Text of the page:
In the next wave were victims of religious persecution, from Miguel Pro in Mexico in 1927 to eight Jesuits in China in the thirties and early forties. During the Spanish Civil War, 122 Jesuits were killed, most of them in 1936.
At about that same time, the Nazis and allied regimes began to persecute people of faith in Europe. The greatest number, 69, were Polish, but significant numbers were Czech and Slovak, Dutch, French, and Slovenian, Austrian and German; they died in prison, in concentration camps, or just where they were found. Dutch Jesuits died in concentration camps in Indonesia and Spanish Jesuits in Micronesia in 1944 and 1945. Three Canadian Jesuits were martyred in China in 1943.
The places, dates, and circumstances of many of these deaths are lost to history. For example, Johannes Pfefferkorn, a Dutch Jesuit working in Latvia, was considered simply disappeared for decades. With the fall of communism in 1989, it became known that he had been killed by the Nazis in Minsk, Belarus, where he had gone at a bishop's request.
After WWII, the communist regimes of Eastern Europe and Asia killed many Jesuits. In Albania, Bohemia, Croatia, Hungary, Lithuania, Romania, Poland, and Slovenia and again China, many died for their faith in prisons, in Siberian work camps, or in the cities where they lived and ministered.
More recently, as movements of liberation have gained power and breadth, oppressive regimes have sometimes struck back. In the five-month period of October 11, 1976, to March 12, 1977, five Jesuits on three continents were killed, witnesses to their concern for the poor. On the October date, Fr. João Bosco Burnier, who worked among native peoples in Brazil, accompanied the local bishop to police headquarters to inquire about some people whom the police had detained. The police began to threaten the two clerics, and eventually a young police officer shot Fr. Burnier dead.
On February 6, 1977, three Jesuits were killed along with four Dominican sisters in Rhodesia (now Zimbabwe) when men invaded their mission and shot the missionaries. A fourth Jesuit was shot but recovered from his wounds. Two of the Jesuits were English, the other Irish; three of the sisters were German, the other English.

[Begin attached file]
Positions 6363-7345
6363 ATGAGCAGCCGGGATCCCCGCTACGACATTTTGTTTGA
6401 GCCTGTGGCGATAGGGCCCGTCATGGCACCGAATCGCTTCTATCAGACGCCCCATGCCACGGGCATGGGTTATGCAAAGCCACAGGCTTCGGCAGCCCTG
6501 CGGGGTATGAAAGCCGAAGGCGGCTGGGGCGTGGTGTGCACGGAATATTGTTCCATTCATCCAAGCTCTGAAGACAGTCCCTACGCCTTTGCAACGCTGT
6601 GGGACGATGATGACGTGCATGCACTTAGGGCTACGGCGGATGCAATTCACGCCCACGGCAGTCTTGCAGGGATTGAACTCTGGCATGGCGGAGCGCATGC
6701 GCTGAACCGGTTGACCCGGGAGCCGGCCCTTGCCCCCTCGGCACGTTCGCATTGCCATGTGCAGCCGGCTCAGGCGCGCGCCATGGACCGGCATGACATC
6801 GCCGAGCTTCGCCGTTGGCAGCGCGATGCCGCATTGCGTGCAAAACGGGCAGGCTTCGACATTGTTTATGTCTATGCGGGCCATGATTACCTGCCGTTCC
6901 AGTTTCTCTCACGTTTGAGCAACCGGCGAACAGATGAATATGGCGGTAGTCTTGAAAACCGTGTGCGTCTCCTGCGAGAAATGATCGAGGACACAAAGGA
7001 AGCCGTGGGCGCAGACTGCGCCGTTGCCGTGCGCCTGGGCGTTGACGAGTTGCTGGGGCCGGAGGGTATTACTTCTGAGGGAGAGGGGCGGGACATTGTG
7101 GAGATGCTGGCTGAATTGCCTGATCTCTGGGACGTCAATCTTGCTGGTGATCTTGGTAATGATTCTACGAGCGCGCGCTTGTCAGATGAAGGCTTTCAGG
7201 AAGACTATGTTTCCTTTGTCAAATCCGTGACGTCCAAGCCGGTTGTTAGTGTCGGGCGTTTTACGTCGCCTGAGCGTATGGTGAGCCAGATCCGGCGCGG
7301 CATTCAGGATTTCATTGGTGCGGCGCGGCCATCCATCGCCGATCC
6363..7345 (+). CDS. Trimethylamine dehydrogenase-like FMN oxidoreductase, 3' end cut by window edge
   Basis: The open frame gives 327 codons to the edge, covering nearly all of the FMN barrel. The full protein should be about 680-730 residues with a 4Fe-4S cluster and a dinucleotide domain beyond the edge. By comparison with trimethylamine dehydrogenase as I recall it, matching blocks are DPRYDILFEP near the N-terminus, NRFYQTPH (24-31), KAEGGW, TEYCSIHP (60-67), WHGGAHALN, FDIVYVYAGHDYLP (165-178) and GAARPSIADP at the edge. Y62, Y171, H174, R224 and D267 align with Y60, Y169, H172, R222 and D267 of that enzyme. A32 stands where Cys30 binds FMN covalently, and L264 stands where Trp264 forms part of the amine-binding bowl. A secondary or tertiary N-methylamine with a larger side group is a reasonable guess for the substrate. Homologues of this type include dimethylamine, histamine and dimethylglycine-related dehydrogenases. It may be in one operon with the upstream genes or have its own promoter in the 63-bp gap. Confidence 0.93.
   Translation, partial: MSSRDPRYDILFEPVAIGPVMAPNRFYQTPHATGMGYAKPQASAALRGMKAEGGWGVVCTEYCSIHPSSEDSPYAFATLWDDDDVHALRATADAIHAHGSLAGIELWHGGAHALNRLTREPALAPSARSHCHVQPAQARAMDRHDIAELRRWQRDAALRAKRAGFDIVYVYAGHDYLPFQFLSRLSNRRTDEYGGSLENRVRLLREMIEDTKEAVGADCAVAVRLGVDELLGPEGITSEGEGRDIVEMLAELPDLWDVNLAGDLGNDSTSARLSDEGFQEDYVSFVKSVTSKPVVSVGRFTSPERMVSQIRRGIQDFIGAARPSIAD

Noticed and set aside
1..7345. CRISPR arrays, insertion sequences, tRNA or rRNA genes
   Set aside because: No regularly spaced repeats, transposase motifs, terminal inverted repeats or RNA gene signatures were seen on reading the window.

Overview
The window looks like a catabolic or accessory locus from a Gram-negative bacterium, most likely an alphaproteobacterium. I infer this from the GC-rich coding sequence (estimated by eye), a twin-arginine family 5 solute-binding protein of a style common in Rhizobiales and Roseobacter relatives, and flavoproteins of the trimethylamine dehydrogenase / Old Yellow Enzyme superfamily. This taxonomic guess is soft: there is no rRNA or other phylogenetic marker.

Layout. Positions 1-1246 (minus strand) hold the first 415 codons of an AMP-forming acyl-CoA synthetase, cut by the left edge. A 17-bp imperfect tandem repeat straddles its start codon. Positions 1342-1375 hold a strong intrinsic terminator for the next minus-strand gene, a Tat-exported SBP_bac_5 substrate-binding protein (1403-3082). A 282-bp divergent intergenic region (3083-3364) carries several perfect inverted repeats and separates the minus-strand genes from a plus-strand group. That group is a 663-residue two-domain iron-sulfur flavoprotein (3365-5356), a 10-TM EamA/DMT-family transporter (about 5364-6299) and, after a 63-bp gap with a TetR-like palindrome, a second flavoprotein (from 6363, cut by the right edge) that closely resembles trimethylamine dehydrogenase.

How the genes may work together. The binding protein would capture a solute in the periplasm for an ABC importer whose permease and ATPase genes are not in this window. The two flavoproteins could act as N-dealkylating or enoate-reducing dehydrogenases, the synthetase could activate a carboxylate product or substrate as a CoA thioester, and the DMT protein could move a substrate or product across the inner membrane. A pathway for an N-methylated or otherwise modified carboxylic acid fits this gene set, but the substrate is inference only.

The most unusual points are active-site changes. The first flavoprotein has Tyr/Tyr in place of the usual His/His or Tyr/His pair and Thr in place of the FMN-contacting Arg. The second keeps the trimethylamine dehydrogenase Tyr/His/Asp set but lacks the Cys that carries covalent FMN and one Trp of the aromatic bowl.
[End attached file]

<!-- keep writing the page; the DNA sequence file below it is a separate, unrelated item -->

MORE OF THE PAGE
The next month in El Salvador, Fr. Rutilio Grande, SJ, and two lay companions were ambushed and machine-gunned as they were driving to evening mass at their church. These deaths profoundly affected the new archbishop of San Salvador, Oscar Romero, a friend of Fr. Grande; Archbishop Romero was martyred while celebrating mass three years later. And nine years after that, in 1989, six Jesuits were killed in El Salvador, along with two women.
In all, 44 Jesuits were killed in nineteen countries of South and Central America, Africa, Asia, and the Middle East between 1973 and 1999.
What happened to the Jesuits happened also in massive numbers to others. Some of them shared the Jesuits' ministry; most were simply killed for being who they were, for believing in and worshipping their God as they would, for doing what their faith or simply the circumstances of their lives asked of them.
On November 5, 1999, the Jesuits in Europe news service ran what looked like a routine item. Amid write-ups for conferences and new publications was a notice that the Jesuit Refugee Service in East Timor "is looking for pastors and outreach workers experienced working among the most disadvantaged in village and rural areas." The killings were only two months earlier, but peace had returned. And already the Church was remembering its heroes by picking up where they had left off, honoring their memory, embracing their courage, and moving ahead.
This story makes extensive use of the research of Fr. Jaime Castellón Covarrubias, SJ, whose story "Jesuit Martyrology of the Twentieth Century" appears in the Jesuit Yearbook 2000. The list of all the Jesuit martyrs of the 20th century is available for your perusal.